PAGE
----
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Ghana to West: Africa no dumping site for used computers

by Staff Writers
Accra (AFP) Aug 21, 2008
Africa is worried by the large-scale importation of used computers from the West that poses an environmental hazard to the impoverished continent, a Ghanaian minister said Thursday.

"The unprecedented importation of old computers into Africa from developed countries to satisfy information technology need has resulted in electronic waste that adds to environmental pollution," Environment Minister Kwadwo Adjei-Darko said.

"I appeal on developed countries not to use Africa as a dumping site for computers," Darko told representatives from 150 countries attending a week-long United Nations conference on climate change.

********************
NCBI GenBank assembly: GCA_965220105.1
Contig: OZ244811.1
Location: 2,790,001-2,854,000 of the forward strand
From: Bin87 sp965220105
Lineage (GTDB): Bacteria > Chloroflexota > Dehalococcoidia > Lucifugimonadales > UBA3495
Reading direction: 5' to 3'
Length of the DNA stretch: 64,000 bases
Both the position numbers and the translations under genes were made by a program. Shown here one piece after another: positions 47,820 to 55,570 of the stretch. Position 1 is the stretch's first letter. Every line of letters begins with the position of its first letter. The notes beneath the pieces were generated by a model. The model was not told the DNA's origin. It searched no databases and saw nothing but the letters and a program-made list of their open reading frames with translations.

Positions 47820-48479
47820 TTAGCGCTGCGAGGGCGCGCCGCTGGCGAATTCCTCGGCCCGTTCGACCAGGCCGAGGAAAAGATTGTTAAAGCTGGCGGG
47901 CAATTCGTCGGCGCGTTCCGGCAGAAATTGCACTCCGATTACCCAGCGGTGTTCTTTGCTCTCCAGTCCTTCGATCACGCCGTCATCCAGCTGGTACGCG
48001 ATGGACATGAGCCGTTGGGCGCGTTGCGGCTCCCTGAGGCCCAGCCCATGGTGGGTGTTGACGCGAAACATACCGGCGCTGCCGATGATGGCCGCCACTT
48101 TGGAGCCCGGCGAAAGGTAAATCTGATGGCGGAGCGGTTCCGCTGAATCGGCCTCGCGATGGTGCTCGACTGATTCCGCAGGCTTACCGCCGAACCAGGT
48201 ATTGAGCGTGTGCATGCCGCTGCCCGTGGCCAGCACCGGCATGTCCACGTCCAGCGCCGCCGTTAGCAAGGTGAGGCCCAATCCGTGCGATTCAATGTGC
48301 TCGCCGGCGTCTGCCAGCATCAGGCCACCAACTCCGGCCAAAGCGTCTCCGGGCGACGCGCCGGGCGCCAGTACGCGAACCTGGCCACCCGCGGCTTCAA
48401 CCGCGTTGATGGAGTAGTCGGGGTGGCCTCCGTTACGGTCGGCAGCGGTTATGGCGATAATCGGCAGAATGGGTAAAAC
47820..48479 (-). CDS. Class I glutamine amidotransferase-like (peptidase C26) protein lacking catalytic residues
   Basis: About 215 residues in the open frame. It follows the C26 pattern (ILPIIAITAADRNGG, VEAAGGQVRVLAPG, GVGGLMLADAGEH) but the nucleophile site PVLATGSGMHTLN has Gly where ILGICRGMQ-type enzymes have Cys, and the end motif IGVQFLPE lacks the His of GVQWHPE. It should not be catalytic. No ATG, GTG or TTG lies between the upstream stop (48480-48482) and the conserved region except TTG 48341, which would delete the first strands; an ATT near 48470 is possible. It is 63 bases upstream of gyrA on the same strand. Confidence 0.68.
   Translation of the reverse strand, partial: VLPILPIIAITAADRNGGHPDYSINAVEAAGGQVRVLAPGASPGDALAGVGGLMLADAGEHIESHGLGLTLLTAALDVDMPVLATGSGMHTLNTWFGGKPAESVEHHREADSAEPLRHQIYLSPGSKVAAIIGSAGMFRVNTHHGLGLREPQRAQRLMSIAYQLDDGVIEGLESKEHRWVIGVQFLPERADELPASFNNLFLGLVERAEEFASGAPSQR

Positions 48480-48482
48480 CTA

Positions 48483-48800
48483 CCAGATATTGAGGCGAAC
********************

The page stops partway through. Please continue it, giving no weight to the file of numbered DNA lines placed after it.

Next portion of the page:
Children scavenging rubbish dumps for old computer parts are a common sight in Africa. The activity exposes them to dangerous minerals such as lead, cadmium and toxic fumes emitted from dump sites, experts say.

"This is the situation in most African cities where 'computer villages' for selling old imported computers, especially laptops, are springing up," said Christian Teriete of the international NGO World Wide Fund for Nature (WWF).

The dumping of used equipment does not end with computers only, but extends to cars, refrigerators, televisions and other electronic devices which African governments should also oppose, activists say.

"A lot of used cars imported mostly from Europe ply the streets of Accra, emitting high levels of smoke," WWF's Teriete added.

But Ben Abedi, an Accra taxi driver expressed misgivings on the workability of any plans to effect a ban.

"The (Ghanaian) government banned the importation of used cars of more than 10 years and placed high import duties on them, but such cars are all over the country. Nothing has changed," Abedi said.

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